January 20, 2020 • Life for Leaders
Stand firm then, with the belt of truth buckled around your waist, with the breastplate of righteousness in place, and with your feet fitted with the readiness that comes from the gospel of peace. In addition to all this, take up the shield of faith, with which you can extinguish all the flaming arrows of the evil one. Take the helmet of salvation and the sword of the Spirit, which is the word of God.
If we are to prevail in the spiritual battle of our lives, we must “put on the full armor of God” (Ephesians 6:11). We have already considered what it means to put on “the belt of truth” and “the breastplate of righteousness” (Ephesians 6:14). Today move on in our text, reflecting on how we might also put on “the gospel of peace” (Ephesians 6:15).
The good news of peace plays a leading role in Ephesians. The phrase “gospel of peace” echoes Isaiah 52:7, “How beautiful on the mountains are the feet of those who bring good news, who proclaim peace, who bring good tidings, who proclaim salvation, who say to Zion, ‘Your God reigns!’” Isaiah’s messianic prophecy points forward in time to the work of Jesus Christ. In Ephesians 2, we learn that Christ “is our peace” because he has broken down the hostility between Jews and Gentiles through his death on the cross (Ephesians 2:14). Christ’s purpose was “to create in himself one new humanity out of the two, thus making peace” (Ephesians 2:15). Our role, as people who have been reconciled to each other through Christ, is to “Make every effort to keep the unity of the Spirit through the bond of peace” (Ephesians 4:3).
Notice that the peace of which Ephesians speaks has multiple dimensions. Yes, it surely includes peace with God through Christ (Ephesians 2:8; see Romans 5:1). Moreover, the peace of Christ is something we experience within us as it guards our hearts and minds (see Philippians 4:7). But Ephesians, in particular, emphasizes the relational and social dimensions of peace. Christ, the ultimate peacemaker, reconciles former enemies. His goal is not just the absence of hostility, but “one new humanity” (Ephesians 2:15). Thus, the peace of God in Christ is embodied in relationships of love and justice, and in a world shaped by these relationships.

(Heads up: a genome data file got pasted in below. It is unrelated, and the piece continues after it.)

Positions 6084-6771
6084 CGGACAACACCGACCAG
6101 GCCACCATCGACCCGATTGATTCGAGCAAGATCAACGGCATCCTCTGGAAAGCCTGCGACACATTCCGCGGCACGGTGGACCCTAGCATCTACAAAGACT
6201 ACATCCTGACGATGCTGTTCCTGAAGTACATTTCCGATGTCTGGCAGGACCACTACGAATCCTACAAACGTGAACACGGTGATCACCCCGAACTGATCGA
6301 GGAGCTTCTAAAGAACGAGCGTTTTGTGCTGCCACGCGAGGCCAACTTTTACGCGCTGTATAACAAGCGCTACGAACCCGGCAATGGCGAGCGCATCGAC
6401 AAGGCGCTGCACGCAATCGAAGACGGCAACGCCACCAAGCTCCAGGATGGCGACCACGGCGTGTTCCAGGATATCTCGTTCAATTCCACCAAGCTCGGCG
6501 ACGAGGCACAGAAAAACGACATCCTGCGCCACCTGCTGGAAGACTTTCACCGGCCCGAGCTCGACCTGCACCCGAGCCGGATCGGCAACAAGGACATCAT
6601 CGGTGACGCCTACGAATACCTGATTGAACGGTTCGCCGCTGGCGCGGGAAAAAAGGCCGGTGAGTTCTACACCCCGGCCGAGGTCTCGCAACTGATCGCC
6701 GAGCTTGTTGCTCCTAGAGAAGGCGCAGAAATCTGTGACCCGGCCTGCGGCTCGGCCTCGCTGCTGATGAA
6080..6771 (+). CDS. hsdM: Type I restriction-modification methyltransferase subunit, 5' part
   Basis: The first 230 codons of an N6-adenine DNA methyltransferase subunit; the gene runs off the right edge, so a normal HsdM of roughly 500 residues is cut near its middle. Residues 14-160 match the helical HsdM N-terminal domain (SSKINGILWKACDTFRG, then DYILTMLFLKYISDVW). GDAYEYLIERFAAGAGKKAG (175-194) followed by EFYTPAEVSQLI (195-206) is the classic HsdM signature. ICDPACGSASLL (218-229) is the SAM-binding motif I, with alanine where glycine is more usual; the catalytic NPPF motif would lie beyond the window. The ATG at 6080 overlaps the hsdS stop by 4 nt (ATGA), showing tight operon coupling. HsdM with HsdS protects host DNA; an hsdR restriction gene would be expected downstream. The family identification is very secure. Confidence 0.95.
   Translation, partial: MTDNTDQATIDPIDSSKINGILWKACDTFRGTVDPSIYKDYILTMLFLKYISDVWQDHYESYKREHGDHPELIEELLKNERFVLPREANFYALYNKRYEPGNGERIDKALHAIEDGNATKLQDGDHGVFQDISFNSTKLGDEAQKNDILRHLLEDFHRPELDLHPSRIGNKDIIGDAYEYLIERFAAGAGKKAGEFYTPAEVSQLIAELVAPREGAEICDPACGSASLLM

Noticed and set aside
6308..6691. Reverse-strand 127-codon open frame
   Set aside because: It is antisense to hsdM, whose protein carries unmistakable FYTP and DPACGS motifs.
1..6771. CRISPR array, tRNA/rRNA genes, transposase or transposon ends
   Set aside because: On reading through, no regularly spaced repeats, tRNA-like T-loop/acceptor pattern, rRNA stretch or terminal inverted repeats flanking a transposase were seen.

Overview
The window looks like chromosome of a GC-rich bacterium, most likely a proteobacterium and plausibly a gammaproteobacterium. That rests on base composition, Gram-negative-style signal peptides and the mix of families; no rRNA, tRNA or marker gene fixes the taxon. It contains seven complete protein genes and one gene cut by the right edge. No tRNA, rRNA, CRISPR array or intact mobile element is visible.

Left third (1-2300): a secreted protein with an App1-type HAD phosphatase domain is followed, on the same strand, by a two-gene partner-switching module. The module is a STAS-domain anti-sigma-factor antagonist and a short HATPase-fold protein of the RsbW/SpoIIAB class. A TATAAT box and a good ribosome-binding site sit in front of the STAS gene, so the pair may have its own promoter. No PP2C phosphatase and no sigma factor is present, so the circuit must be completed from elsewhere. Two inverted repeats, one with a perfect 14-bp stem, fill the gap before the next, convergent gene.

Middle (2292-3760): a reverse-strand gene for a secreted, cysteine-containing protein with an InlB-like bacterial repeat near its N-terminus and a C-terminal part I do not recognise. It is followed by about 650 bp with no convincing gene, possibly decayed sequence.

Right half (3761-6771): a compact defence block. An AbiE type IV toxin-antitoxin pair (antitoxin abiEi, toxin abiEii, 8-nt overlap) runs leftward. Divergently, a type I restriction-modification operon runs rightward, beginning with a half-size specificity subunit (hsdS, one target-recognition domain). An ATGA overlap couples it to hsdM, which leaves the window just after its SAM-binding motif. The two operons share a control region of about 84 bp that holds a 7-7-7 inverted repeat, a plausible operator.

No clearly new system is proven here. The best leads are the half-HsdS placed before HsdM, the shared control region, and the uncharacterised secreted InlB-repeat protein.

When we put on the gospel of peace as part of God’s armor, we accept the peace given through Christ. We recognize that genuine peace with God necessarily leads to peace among people. We seek to be stewards of God’s peace wherever we are: in our families and neighborhoods, in our workplaces and churches, in our cities and nations. This is far more than merely being “nice.” True peacemaking addresses deeper causes of enmity and injustice. It seeks reconciliation that enables all people to flourish by walking in the good works God has prepared for them (Ephesians 2:10).
A commitment to peace is especially crucial when it comes to spiritual warfare because one of the main ways the Enemy wounds the church is through our conflicts and divisions. Yet by making “every effort to keep the unity of the Spirit in the bond of peace” (Ephesians 4:3), we can foil the schemes of the Evil One even as we strengthen the body of Christ for its work in this world.
Something to Think About:
In what ways have you experienced the peace of Christ?
How do you steward the peace of Christ in your workplace? family? community? church?
Something to Do:
Think about how you might steward the peace of Christ this week. Then make tangible plans to act on what you have determined. Do something to advance Christ’s peace this week.
Gracious God, thank you for your peace. First, we thank you for the peace with have with you by your grace. What a joy to be reconciled to you through Christ!
Second, we thank you for the inner peace you grant us, especially in times of distress. Your peace is indeed beyond understanding, a generous gift from a generous God.
Third, thank you for forging peace among people. We are divided in so many ways. You seek to reconcile us through Christ. For this we thank you.
And because of this we commit ourselves to being faithful stewards of your peace. May we be peacekeepers and peacemakers wherever we find ourselves, by your strength and for your glory. Amen.
Explore more at the Theology of Work Project:
Earthquake Poem by Thomas Merton, Based on Isaiah 52
Dr. Mark D. Roberts is a Senior Strategist for Fuller’s Max De Pree Center for Leadership, where he focuses on the spiritual development and thriving of leaders. He is the principal writer of the daily devotional, Life for Leaders, and the founder of the De Pree Center’s Flourishing in the Third Third of Life Initiative. Previously, Mark was the Executive Director of the De Pree Center, the lead pastor of a church in Southern California, and the Senior Director of Laity Lodge in Texas. He has written eight books, dozens of articles, and over 2,500 devotions that help people discover the difference God makes in their daily life and leadership. With a Ph.D. in New Testament from Harvard, Mark teaches at Fuller Seminary, most recently in his D.Min. cohort on “Faith, Work, Economics, and Vocation.” Mark is married to Linda, a marriage and family counselor, spiritual director, and executive coach. Their two grown children are educators on the high school and college level.